Physical examination findings can vary significantly from one patient to another. Spatula test is one of the exam techniques that may provide a clue towards the diagnosis. It includes the stimulation of the posterior pharyngeal wall that elicits the reflex spasm of the masseter muscles causing the patient to bite down instead of gag.
Autonomic involvement leads to hypertension and tachycardia alternating with hypotension and bradycardia. In extreme cases, cardiac arrest may also occur.
Patients may also present with abdominal tenderness and guarding, and that may be mistaken for acute abdomen by the providers. Historically, exploratory laparotomies have been performed before making the correct diagnosis.
Cephalic tetanus, although a rare form of tetanus, may present with various cranial nerve palsies. The most commonly involved nerve is the 8th cranial nerve.
The diagnosis of tetanus is clinical with no particular laboratory test. Providers may find a positive wound culture and the isolation of the organism; however, this occurs in only 30% of cases. Key features to note when diagnosing tetanus include acute onset and muscle contractures with generalized spasms without any other medical cause. Some patients can recall a history of injury, but not all.
An assay for antitoxin levels, though not readily available, may help in excluding the possibility of tetanus. A serum antitoxin level of 0.01 IU/mL or higher is generally accepted as protective, making the possibility of tetanus less likely.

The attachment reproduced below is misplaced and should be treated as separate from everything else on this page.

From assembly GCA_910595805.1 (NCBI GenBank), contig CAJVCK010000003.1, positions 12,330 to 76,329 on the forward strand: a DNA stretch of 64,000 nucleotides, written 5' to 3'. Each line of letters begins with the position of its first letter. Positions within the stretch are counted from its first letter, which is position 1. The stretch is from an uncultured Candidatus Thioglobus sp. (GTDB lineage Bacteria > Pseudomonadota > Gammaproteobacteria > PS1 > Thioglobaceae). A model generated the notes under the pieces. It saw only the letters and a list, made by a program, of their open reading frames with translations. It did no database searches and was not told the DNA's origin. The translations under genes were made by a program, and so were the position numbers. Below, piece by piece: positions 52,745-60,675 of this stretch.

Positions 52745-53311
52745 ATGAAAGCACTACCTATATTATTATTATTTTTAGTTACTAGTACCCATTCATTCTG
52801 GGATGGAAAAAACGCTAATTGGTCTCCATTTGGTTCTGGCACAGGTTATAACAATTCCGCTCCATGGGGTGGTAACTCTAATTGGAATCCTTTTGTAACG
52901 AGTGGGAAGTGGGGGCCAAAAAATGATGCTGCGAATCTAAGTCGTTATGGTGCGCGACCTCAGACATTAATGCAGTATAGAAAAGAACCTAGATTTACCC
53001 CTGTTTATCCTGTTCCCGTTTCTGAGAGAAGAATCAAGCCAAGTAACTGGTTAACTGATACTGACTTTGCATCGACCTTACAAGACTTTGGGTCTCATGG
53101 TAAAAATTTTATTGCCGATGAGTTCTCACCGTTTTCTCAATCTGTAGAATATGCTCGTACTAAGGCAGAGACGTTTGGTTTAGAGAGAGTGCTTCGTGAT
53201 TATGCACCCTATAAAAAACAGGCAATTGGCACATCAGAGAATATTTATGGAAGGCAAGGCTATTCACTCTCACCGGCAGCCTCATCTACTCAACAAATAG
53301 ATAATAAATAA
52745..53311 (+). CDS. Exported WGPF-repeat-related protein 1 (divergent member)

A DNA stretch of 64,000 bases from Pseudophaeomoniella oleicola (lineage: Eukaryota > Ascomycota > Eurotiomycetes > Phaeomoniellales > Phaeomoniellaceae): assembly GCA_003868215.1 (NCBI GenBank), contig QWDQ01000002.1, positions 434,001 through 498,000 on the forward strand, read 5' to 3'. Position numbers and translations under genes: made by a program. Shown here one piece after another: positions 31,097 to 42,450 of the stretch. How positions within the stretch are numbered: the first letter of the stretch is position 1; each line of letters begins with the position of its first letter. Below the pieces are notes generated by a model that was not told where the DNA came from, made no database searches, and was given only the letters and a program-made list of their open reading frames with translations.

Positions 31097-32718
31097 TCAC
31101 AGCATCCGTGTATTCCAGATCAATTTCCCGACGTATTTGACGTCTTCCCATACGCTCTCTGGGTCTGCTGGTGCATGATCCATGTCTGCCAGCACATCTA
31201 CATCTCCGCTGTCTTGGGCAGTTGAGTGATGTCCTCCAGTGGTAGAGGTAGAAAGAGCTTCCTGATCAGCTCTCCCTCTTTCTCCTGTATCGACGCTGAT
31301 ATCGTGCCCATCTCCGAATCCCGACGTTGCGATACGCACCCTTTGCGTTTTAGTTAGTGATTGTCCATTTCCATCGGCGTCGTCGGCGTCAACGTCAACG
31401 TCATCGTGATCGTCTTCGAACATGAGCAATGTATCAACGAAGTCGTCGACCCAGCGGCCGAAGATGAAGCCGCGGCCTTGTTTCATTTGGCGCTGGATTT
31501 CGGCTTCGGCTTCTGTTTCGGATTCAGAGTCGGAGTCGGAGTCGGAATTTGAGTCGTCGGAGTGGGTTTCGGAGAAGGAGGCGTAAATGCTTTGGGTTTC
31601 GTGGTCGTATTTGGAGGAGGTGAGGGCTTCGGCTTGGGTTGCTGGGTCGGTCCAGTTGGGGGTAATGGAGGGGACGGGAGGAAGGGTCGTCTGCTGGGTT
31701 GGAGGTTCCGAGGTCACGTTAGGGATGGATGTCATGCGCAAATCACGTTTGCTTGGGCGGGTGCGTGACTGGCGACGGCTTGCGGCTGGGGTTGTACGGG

Spatula test that has been described before shows high specificity and sensitivity for the clinical diagnosis of tetanus. This involves using a soft-tipped instrument to touch the posterior pharyngeal wall. If this elicits an involuntary jaw contraction instead of the normal gag reflex, this suggests a positive test.
It is important to note that infections occur in people with no immunity or low serum levels of anti-tetanus antibodies. Life-threatening complications from tetanus can occur and include pneumonia secondary to aspiration, laryngospasm, rhabdomyolysis, upper gastrointestinal bleed, cardiovascular instability such as transient cardiac arrest, tachycardia, or bradycardia, arrhythmias, hypertension, acute renal failure, and secondary wound infections. Mortality from the infection occurs from respiratory failure and cardiovascular collapse, associated with autonomic dysfunction.
Treatment / Management
The treatment of tetanus is based on the severity of the disease. However, all patients must have the following goals of treatment:
- Early wound debridement
- Supportive management
- Antibiotic therapy
- Early intramuscular or intravenous administration of the human tetanus immunoglobulin (HTIG)
- Neuromuscular blockade
- Controlling various manifestations
- Managing complications
First-line treatment includes HTIG, which removes released tetanospasmin toxin; however, it does not affect the toxin that is already bound to the central nervous system. HTIG also shortens the course of illness and may help in reducing the severity. A dose of 500 U, either intramuscular or intravenous, is as effective as larger doses. HTIG is injected intrathecally, especially in cases of cerebral tetanus. In the case of generalized tetanus, therapeutic doses (3000-6000 U) are also recommended. Debridement of the wound will control the source of toxin production.